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Brian May defends dramatic licenses in ‘Bohemian Rhapsody’

LONDON, ENGLAND – MARCH 05: Brian May attends a photocall as Queen are awarded The Heritage award at Imperial College London on March 5, 2013 in London, England. (Photo by Ben Pruchnie/Getty Images)

Although by no means as historically incorrect as the Elton John biopic Rocketman, Brian May is defending Queen‘s blockbuster Bohemian Rhapsody movie. During a chat with Guitar World, May reminded fans that dramatic licenses are allowed in films, explaining, “We weren’t making a documentary. It wasn’t supposed to be ‘This happened, and then this happened.’ This was an attempt to get inside Freddie Mercury and portray his inner-life — his drive, his passion, his fears, and weaknesses. Also, we wanted to portray his relationship with us as a family, which was pretty much a part of what made him tick. . . And I think Freddie would love it, because it’s a good, honest representation of him as a person.”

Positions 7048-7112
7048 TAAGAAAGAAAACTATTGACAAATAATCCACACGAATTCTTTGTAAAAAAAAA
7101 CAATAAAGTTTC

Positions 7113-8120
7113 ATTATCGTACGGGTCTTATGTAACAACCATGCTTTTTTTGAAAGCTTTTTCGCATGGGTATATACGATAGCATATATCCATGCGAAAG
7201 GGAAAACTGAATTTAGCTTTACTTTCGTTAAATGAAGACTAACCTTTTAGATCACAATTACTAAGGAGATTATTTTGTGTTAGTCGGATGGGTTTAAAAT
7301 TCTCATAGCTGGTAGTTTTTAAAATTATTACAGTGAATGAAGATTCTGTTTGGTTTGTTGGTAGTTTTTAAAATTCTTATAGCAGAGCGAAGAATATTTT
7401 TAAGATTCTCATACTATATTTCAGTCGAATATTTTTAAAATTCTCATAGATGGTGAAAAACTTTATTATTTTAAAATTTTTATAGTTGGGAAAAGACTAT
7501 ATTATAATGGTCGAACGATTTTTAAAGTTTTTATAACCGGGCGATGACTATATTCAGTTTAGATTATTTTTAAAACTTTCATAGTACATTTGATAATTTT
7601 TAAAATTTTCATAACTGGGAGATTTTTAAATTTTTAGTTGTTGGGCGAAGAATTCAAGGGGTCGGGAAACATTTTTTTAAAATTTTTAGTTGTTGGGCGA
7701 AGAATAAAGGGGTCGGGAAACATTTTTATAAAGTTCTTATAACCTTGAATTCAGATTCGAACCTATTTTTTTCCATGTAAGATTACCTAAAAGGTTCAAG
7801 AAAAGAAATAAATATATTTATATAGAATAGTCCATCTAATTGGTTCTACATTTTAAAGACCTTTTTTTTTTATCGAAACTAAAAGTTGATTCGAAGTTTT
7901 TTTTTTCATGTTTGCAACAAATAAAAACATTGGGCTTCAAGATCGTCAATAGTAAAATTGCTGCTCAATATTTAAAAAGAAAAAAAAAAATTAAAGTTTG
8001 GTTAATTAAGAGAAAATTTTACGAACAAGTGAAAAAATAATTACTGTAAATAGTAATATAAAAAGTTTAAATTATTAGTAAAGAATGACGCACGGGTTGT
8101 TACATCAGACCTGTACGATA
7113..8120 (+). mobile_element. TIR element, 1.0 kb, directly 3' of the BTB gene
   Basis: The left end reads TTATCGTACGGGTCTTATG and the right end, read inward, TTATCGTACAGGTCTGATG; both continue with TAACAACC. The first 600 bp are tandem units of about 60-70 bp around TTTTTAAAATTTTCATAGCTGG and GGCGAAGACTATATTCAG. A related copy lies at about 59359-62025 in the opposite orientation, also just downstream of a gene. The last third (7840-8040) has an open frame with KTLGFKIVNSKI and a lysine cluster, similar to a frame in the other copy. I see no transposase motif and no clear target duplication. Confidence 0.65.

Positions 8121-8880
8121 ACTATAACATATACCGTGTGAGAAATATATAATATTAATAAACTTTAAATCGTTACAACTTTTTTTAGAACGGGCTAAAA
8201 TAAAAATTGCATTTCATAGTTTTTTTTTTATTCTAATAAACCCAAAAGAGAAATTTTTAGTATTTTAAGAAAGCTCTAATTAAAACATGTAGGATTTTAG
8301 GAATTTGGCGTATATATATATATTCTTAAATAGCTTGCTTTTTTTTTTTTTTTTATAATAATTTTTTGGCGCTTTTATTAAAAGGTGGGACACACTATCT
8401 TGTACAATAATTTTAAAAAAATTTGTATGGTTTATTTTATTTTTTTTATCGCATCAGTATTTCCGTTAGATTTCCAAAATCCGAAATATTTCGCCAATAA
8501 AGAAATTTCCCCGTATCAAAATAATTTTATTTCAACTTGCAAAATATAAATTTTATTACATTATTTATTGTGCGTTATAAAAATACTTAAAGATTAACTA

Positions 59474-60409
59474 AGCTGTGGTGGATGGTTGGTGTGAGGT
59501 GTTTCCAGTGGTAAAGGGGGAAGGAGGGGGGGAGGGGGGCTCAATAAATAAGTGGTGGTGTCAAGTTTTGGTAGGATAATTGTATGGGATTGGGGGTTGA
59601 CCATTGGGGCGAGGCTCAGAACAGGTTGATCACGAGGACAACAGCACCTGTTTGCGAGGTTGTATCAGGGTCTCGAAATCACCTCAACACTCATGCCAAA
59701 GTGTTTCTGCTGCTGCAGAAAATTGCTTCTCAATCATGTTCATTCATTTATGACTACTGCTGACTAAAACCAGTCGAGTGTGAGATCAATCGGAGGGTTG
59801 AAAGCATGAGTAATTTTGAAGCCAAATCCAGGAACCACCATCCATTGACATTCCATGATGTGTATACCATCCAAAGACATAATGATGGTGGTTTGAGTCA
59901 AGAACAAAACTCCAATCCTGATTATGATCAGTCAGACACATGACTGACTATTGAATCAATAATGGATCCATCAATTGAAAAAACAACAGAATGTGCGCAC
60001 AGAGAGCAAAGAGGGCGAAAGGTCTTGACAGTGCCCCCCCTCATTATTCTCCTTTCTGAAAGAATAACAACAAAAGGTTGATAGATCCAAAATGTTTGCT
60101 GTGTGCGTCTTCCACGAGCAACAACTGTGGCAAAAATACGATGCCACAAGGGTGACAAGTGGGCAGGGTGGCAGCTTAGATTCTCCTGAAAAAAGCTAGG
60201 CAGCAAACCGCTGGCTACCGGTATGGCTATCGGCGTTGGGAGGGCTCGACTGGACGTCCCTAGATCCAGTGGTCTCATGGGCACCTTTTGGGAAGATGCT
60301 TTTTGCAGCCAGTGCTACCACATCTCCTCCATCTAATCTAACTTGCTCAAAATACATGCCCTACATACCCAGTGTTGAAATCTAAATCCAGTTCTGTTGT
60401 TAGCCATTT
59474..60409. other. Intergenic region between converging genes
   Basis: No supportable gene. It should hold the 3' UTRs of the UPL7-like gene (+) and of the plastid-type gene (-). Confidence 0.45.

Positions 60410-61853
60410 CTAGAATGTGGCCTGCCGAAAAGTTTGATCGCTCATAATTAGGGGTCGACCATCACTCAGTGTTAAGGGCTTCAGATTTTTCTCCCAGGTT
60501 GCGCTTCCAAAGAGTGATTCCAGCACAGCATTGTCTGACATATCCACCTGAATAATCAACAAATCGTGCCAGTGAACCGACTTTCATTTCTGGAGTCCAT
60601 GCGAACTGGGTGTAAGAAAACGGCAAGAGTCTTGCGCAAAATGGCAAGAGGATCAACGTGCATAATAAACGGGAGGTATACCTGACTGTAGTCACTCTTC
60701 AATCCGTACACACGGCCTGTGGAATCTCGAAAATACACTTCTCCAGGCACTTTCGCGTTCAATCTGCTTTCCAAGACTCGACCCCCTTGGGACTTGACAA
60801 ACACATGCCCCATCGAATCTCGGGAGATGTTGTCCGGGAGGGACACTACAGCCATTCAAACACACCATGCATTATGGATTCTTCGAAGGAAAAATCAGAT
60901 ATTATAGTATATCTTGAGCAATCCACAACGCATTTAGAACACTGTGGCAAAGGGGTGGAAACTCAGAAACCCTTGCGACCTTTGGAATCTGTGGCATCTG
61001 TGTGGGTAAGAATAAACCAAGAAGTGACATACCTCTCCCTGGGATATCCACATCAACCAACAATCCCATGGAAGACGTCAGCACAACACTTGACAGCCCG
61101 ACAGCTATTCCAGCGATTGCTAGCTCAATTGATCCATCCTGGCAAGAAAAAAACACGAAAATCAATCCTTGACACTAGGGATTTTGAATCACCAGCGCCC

May went on to admit that the global success of Bohemian Rhapsody took everyone by surprise: “I mean, who could have predicted it? We thought it would do well with the fans, but we didn’t imagine how fully it’s been embraced. People are going to see it five, six times. They’re singing along and crying. I met people in Asia who saw it 30 times. It’s extraordinary. We couldn’t be happier.”

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